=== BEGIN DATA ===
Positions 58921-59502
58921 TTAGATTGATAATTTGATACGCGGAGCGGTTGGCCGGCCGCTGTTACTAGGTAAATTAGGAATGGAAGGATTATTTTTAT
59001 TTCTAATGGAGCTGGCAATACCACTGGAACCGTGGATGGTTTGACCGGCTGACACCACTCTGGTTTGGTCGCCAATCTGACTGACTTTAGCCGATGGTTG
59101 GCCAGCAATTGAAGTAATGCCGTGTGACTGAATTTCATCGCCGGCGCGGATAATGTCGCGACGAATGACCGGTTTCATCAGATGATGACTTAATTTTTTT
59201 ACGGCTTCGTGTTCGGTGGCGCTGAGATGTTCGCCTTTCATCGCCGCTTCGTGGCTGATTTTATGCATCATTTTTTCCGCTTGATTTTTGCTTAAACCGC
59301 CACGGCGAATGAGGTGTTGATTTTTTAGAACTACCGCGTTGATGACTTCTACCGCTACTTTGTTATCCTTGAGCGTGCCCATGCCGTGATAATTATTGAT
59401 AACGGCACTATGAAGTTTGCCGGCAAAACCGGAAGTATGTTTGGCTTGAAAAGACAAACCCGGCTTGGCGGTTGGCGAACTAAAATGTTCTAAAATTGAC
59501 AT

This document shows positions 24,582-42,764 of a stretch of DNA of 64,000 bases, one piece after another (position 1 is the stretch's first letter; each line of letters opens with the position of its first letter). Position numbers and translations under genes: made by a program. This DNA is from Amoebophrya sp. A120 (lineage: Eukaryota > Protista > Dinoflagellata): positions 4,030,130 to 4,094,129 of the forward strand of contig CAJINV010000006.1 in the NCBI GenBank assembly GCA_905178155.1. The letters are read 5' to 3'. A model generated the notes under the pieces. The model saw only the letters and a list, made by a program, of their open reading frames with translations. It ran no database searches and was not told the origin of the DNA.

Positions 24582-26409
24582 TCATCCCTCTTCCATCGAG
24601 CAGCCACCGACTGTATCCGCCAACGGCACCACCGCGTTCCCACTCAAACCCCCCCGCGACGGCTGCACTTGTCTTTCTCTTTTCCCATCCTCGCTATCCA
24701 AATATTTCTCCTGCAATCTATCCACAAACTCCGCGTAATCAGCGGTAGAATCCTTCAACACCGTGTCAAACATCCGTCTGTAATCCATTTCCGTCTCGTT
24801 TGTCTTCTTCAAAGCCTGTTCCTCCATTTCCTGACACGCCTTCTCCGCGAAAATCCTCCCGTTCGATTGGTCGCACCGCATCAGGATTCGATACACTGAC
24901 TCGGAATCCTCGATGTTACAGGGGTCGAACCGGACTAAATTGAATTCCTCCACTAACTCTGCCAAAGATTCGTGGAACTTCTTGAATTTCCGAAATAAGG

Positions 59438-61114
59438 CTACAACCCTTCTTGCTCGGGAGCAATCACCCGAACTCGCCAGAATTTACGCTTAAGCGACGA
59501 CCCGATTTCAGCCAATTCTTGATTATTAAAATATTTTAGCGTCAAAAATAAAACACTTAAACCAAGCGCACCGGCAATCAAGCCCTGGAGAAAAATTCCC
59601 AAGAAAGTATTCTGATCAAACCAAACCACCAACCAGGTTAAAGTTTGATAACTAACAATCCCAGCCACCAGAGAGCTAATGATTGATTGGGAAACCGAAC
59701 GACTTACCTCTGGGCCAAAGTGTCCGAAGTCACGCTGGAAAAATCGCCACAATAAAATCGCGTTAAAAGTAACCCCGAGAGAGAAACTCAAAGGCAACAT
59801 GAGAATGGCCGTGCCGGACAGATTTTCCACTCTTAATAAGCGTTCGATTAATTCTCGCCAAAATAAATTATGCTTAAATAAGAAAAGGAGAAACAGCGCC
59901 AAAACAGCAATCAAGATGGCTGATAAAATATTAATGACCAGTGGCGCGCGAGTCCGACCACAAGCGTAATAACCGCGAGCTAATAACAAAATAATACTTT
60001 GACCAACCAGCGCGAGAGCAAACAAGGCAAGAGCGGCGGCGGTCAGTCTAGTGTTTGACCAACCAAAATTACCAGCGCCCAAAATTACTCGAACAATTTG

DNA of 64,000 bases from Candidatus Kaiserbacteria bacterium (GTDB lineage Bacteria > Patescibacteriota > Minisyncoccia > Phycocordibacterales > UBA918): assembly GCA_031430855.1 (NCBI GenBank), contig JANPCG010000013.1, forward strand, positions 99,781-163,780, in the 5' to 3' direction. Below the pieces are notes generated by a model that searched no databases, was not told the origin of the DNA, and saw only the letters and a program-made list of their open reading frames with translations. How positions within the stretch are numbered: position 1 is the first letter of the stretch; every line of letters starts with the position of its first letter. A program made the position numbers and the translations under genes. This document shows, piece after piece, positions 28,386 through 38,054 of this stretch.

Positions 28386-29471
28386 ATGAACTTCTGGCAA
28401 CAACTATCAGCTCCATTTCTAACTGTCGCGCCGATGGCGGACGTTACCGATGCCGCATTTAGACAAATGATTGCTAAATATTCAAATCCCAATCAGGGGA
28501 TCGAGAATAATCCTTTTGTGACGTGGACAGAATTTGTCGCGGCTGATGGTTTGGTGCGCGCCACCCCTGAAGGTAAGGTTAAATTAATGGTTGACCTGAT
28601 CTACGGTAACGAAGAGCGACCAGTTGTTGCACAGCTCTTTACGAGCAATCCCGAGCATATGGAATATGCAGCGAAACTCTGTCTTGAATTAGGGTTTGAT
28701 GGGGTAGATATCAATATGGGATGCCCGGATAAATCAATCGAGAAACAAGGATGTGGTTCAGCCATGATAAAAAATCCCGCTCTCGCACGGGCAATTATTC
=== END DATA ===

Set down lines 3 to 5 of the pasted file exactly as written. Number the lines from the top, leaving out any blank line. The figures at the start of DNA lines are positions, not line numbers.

59001 TTCTAATGGAGCTGGCAATACCACTGGAACCGTGGATGGTTTGACCGGCTGACACCACTCTGGTTTGGTCGCCAATCTGACTGACTTTAGCCGATGGTTG
59101 GCCAGCAATTGAAGTAATGCCGTGTGACTGAATTTCATCGCCGGCGCGGATAATGTCGCGACGAATGACCGGTTTCATCAGATGATGACTTAATTTTTTT
59201 ACGGCTTCGTGTTCGGTGGCGCTGAGATGTTCGCCTTTCATCGCCGCTTCGTGGCTGATTTTATGCATCATTTTTTCCGCTTGATTTTTGCTTAAACCGC